Tending To Your Weed Plant Depending on your Soil Choice
Before you choose which type of soil you want to use, you need to determine the needs of your weed plant. Look at things like the type of equipment you are using, the types of seeds you will grow and the size of your grow space. This will help you determine how much water your plants need, what kind of pH value the plants require, how much drainage you need, and what type of soil texture will work best for your plants.
Weed flourishes in well-drained soil with an adequate supply of water. Usually, the plant grows larger in an irrigated habitat but is stunted by aridity.
Standing water is quite harmful to weed, since the roots may easily suffocate. As a result, porous organic soil with high sand content and moderate slope seem best suited for proper growth. During germination, the seeds have to be in continuous contact with moist soil.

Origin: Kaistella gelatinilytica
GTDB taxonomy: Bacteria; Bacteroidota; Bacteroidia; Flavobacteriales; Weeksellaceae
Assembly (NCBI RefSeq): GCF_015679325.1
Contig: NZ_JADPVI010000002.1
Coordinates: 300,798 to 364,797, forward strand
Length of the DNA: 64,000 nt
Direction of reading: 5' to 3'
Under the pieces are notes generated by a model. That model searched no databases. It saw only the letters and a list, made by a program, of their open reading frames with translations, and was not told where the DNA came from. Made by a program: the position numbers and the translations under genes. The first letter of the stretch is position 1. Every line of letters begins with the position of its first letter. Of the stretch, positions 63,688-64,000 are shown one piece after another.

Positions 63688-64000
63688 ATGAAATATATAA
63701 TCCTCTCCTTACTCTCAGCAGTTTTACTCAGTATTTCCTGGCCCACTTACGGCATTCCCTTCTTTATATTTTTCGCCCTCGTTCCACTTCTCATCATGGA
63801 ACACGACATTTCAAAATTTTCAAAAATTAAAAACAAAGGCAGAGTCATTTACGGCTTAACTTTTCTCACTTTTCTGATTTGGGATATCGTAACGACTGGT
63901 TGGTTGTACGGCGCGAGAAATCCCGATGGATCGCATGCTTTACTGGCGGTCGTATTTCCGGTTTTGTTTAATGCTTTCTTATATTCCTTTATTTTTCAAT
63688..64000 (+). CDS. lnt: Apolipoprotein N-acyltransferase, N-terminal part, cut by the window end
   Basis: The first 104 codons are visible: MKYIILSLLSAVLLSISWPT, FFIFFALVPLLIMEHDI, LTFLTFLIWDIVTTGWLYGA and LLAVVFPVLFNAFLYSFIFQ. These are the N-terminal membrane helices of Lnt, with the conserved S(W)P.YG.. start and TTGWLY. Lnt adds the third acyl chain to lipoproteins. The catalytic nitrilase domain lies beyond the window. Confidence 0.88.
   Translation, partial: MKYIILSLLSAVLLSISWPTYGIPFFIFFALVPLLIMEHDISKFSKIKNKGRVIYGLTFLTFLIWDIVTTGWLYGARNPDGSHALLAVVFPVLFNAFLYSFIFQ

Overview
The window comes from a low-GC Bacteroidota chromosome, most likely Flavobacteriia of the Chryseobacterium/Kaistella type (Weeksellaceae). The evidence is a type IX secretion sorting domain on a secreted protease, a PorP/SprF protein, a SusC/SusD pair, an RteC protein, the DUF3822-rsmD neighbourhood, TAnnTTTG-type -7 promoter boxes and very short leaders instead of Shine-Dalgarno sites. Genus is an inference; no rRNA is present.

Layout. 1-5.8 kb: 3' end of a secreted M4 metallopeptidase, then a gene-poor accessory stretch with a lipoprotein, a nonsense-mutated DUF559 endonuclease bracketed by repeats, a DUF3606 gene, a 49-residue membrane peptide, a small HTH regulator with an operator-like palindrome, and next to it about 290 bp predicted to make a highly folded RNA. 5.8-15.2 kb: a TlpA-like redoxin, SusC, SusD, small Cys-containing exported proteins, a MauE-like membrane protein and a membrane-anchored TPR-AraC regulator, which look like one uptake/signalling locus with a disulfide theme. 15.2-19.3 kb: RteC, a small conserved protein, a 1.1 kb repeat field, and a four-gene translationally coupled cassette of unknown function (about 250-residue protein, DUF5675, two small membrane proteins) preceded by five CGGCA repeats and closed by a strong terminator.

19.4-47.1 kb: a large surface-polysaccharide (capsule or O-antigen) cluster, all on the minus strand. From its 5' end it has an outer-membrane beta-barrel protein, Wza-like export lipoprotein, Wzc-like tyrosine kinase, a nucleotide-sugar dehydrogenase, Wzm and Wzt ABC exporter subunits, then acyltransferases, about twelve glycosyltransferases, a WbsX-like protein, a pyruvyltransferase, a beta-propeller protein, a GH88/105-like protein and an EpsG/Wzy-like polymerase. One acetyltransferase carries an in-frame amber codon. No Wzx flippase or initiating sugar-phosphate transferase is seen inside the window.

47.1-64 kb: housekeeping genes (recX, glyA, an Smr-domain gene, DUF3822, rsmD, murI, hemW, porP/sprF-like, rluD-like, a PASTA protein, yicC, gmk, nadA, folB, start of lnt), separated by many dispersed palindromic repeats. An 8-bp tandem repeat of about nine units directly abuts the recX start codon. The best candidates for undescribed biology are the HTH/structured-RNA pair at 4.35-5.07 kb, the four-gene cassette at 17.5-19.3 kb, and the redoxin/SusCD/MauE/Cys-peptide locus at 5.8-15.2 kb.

Choose the Right pH Value
The pH is a measure of how acidic or alkaline the soil is. Its scale runs from zero to fourteen, with seven considered a neutral pH level.
The pH determines the solubility of nutrients as well as affects the weed’s regulation of its nutrient uptake and metabolism. Slightly acidic soils with a pH that ranges from around 5.8 to 6.5 are great for marijuana plants.
The pH of the soil you choose affects nutrient solubility. Soils with a higher level of organic matter do usually contain nutrients that are soluble between 5.0 to 6.5 pH levels.
Nutrients tend to be quite soluble in slightly acidic to highly alkaline soils. Use a pH meter to accurately test the soil pH level.
Soil texture is normally determined by the physical state and size of the growing medium. The ideal soil texture is needed for effective root penetration, water retention, and drainage.